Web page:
Voice of The City: Exposing privilege during a pandemic

Advocating for social justice should not stop because of COVID-19—it should get stronger.

Keisha Jefferies is a registered nurse and PhD candidate in the Dalhousie School of Nursing who is fortunate enough to work from home. She is from New Glasgow and has clinical experience in neonatal nursing and breastfeeding, as well as international research and health policy experience. - SUBMITTED
Submitted
Keisha Jefferies is a registered nurse and PhD candidate in the Dalhousie School of Nursing who is fortunate enough to work from home. She is from New Glasgow and has clinical experience in neonatal nursing and breastfeeding, as well as international research and health policy experience.

  In the past couple of weeks, Canadians have watched earnestly as COVID-19 developments rippled across the country and around the world. Like some of you, I have been glued to press releases, news updates, social media and commentaries surrounding this pandemic. Currently, all provinces and territories have declared some sort of state of emergency—resulting in various restrictions placed on social events, bars, restaurants, gatherings and borders. 

While all this has been happening, the coronavirus pandemic has revealed telling inequities across race, class, gender and age.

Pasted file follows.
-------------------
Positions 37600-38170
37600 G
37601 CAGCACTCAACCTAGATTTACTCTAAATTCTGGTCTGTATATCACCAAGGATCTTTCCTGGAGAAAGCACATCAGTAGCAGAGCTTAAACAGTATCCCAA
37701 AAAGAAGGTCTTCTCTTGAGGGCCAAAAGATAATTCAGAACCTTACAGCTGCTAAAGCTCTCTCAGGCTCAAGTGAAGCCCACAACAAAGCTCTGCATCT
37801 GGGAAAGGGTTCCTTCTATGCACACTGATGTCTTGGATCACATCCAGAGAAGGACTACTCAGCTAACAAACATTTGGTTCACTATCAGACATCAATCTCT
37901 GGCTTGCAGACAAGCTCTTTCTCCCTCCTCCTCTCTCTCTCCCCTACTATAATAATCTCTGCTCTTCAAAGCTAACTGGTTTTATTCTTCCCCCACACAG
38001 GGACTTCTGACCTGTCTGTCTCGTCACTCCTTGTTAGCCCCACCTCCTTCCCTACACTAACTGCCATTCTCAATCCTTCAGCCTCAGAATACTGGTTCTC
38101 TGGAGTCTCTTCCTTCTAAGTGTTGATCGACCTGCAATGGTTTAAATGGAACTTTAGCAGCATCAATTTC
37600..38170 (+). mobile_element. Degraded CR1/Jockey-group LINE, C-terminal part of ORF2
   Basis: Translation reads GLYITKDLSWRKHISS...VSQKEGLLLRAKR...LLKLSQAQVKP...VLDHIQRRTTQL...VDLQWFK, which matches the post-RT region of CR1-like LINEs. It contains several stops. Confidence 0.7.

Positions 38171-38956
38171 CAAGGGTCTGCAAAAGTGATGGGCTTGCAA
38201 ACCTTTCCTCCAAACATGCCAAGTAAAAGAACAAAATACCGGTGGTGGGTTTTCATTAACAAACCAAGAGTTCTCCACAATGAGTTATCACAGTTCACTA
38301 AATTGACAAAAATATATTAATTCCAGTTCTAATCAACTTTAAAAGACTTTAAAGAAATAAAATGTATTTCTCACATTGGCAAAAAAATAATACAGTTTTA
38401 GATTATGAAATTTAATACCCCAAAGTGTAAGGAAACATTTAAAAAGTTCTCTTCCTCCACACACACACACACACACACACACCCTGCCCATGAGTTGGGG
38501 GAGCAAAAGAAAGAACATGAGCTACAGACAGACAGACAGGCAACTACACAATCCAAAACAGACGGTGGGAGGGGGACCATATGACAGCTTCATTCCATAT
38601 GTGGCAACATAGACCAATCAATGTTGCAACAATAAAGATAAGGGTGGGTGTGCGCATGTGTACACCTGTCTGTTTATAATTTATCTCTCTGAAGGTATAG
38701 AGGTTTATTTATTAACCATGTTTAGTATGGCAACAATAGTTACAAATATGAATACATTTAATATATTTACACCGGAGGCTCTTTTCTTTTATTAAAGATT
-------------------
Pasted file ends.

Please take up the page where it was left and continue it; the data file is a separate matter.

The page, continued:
We are right in the midst of this pandemic and there is no changing that. However, as Canada’s chief public health officer, Theresa Tam, has indicated, we have a narrow opportunity to mitigate the impact of COVID-19 by practicing social distancing.  

Social distancing asks for the active avoidance of gatherings and large events. And now, it’s expanded to include restrictions around visitation, getting people to work from home and, in NS, limits gatherings to no more than five people. 

In a two-parent home, it is likely that a woman will end up working from home. Our class divide means that people in the “lower/lower-middle-class” are the ones who have lost jobs, had their hours greatly reduced or are simply less likely to be able to work from home. We also know that Black and Indigenous folks are less likely to be employed in positions that allow working from home.  

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